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Topic: From PC Console programming to Arduino Programming. (Read 2263 times) previous topic - next topic


Oct 25, 2011, 11:30 pm Last Edit: Oct 25, 2011, 11:35 pm by Jorh Reason: 1
From PC Console programming to Arduino Programming. Also known as just about the silliest thing you can do with an Arduino: Exactly the same thing you would do on a PC console/terminal.

We're gonna play the Randomized Number Guessing Game!

Anyways, just recently, I got my first Arduino! I've been wanting one or at least reading about Arduino for a couple years now. I'm a college student living with my parents. I finally got a job so that I can be not broke. Anyways, I still haven't gotten my first paycheck, but I had some Amazon "Gift Points" I got from selling off one of my textbooks. So I got me an Arduino UNO. However, I don't have any hardware, not even LEDs. But I do have extensive programming experience.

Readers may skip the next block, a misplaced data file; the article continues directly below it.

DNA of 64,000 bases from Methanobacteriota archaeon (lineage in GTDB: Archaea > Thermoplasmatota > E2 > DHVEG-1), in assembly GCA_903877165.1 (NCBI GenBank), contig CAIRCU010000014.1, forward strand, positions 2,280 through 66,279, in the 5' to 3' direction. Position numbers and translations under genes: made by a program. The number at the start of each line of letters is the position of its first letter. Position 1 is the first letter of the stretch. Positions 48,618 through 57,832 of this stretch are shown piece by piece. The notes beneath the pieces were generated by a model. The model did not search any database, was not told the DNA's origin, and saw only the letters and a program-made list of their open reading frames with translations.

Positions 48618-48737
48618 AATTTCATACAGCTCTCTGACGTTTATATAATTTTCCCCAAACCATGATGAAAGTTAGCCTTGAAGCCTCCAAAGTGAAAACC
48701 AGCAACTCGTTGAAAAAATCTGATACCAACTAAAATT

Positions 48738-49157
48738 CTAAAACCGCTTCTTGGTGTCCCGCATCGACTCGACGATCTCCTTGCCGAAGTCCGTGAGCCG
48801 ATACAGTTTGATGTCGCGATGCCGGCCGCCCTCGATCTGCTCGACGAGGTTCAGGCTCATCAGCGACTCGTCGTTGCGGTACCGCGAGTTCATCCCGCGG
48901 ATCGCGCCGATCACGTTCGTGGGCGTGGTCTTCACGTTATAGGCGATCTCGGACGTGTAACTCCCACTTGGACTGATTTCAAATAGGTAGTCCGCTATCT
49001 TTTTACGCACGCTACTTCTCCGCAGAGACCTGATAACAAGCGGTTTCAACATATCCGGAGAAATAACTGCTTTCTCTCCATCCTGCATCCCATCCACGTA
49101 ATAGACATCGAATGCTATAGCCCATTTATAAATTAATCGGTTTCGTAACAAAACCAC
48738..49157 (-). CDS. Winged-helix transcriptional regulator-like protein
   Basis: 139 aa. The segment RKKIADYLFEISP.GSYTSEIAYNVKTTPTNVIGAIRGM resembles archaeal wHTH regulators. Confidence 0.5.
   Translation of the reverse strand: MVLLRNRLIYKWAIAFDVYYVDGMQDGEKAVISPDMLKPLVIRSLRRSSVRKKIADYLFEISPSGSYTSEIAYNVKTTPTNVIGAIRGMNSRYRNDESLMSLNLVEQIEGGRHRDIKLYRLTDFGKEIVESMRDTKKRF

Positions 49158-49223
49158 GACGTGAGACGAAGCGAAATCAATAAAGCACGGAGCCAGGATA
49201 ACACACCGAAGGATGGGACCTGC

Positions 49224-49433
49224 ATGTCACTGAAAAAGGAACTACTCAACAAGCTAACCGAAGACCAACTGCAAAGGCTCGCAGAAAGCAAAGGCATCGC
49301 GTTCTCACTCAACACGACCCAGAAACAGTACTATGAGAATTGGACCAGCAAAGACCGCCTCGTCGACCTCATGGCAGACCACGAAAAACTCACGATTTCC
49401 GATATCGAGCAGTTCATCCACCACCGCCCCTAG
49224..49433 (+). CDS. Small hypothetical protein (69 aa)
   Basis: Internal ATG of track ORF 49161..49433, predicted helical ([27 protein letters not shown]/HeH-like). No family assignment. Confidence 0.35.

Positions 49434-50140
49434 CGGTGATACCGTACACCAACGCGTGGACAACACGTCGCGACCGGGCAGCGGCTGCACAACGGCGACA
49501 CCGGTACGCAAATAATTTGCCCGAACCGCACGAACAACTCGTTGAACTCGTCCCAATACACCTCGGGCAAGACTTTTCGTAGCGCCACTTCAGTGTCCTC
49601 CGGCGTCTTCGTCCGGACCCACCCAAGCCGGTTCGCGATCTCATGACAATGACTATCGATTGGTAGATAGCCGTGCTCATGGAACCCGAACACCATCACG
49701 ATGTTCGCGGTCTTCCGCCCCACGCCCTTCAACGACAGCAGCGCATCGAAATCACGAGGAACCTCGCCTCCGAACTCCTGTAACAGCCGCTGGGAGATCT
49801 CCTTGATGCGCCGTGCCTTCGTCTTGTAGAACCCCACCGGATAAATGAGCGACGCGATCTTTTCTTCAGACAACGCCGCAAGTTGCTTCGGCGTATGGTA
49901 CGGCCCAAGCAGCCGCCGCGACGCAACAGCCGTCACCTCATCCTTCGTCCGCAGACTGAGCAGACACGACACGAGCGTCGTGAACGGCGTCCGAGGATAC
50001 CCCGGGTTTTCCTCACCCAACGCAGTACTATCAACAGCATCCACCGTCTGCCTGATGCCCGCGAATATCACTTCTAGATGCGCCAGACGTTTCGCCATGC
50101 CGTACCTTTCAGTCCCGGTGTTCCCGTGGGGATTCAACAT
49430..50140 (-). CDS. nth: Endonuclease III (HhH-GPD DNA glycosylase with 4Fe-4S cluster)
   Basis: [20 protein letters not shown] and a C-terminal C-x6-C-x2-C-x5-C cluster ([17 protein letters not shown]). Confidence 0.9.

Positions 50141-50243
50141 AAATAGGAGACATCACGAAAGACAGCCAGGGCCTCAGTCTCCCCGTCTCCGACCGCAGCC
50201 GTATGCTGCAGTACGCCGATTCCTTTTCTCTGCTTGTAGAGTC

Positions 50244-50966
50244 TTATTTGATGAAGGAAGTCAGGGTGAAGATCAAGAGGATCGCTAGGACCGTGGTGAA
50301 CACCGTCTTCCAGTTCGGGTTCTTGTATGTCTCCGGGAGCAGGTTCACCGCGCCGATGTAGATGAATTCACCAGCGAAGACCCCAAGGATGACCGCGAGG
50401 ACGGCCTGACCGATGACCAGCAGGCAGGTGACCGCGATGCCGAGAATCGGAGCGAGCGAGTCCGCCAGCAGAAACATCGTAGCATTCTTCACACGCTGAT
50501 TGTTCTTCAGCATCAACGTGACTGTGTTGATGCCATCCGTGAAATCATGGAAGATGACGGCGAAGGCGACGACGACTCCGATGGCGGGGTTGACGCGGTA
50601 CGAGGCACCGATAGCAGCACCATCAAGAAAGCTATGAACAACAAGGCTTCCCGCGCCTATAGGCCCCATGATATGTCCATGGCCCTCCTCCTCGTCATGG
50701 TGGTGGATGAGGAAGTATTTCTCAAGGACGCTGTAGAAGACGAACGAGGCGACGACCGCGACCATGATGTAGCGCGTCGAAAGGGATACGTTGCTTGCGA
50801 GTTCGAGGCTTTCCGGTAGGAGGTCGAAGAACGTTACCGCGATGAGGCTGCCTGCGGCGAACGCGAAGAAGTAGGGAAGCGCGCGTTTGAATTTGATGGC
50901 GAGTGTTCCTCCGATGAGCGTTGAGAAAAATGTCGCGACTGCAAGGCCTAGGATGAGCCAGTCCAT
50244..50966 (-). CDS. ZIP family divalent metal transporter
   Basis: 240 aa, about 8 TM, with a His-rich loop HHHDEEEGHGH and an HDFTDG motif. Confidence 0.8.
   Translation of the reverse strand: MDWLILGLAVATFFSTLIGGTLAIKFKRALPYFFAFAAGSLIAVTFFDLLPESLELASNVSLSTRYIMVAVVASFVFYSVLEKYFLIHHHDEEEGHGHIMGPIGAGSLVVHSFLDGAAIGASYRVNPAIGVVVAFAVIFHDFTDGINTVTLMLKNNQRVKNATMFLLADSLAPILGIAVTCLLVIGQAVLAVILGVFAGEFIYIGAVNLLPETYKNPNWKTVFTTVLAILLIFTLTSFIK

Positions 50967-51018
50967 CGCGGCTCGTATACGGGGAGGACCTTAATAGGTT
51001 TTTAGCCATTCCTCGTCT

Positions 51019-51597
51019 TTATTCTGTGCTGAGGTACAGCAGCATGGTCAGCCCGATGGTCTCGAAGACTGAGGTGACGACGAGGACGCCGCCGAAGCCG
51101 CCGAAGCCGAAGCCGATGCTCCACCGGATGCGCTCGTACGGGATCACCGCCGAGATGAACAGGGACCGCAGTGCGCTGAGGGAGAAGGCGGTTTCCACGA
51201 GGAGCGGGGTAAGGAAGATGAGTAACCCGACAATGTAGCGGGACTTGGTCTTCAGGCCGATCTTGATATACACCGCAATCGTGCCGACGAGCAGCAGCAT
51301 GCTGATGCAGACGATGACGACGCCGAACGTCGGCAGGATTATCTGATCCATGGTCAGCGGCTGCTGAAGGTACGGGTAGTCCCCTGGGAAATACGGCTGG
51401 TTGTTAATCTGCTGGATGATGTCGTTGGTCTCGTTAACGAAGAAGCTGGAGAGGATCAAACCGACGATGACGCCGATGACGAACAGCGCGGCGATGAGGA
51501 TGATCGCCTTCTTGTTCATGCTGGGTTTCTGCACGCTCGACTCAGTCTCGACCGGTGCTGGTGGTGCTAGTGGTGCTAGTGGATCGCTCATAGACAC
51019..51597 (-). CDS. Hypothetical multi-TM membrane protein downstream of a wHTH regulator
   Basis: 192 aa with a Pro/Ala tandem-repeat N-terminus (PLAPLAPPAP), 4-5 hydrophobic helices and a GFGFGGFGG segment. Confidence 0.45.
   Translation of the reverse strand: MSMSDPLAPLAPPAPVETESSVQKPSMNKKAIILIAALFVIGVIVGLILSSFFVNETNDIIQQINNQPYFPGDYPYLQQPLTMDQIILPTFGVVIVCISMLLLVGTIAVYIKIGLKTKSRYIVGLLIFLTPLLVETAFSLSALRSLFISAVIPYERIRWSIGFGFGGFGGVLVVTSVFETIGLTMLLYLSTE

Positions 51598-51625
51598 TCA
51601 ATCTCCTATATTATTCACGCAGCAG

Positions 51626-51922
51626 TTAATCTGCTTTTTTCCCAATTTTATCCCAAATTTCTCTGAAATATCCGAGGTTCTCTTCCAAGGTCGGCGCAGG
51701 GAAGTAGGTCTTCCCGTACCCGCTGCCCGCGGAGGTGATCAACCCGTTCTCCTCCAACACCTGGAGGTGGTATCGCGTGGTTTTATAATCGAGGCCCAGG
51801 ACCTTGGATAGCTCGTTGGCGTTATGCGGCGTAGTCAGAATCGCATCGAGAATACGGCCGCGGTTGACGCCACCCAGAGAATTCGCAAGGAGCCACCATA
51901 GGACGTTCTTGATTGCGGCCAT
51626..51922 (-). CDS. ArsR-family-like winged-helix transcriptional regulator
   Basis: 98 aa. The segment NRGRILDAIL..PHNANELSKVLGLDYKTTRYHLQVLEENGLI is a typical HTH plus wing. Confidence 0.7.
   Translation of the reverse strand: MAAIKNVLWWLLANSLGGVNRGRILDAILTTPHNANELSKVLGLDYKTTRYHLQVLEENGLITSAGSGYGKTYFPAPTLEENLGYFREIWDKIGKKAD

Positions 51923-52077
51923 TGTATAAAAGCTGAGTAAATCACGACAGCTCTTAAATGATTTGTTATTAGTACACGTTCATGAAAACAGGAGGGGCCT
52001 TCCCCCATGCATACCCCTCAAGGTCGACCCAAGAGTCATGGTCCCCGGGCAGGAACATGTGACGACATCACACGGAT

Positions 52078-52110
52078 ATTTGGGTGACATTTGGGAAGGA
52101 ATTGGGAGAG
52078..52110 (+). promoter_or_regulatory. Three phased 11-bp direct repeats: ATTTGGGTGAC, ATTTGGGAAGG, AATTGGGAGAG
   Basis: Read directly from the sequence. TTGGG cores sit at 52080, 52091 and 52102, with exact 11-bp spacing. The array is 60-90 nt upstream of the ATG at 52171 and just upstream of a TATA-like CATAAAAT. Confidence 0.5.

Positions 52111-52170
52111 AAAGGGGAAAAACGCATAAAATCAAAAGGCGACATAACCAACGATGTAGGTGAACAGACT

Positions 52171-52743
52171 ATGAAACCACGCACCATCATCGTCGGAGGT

So, I did the obvious (only?) thing I can do at the moment. To get myself acquainted with the nuances of Arduino programming, I wrote a command line program that runs over serial. I then ported the game over to plain C to test my two characters to byte routine (I caught some other bugs before I had to debug on the arduino). Then I realized this might be helpful to other people who are relatively novice at Arduino programming, but have a basic understanding of general programming.

Sources are attached. The ".pde" is the sketch. The ".c" is the normal PC program.

Also, as a warning, the guessing game asks you to input a number from 0-255 in hexadecimal. There's a short Hexadecimal tutorial in each of the sources.


Hi, Cool idea and a good example...

For beginning the Hardware Trek, this may be helpful: http://arduino-info.wikispaces.com/GettingStarted-Software

Connections: http://arduino-info.wikispaces.com/Cables

Few tutorials: http://arduino-info.wikispaces.com/TUTORIALS

Have fun, and the good people here can help with questions....
Regards, Terry King terry@yourduino.com  - Check great prices, devices and Arduino-related boards at http://YourDuino.com
HOW-TO: http://ArduinoInfo.Info


Cool. Yourduino.com has tons of reasonbly priced components and kits. This is definitely bookmarked. Thanks for showing it to me.


Have a look at my blinkenlight project http://www.blinkenlight.net. The experiments range from trivial to advanced :)
Check out my experiments http://blog.blinkenlight.net

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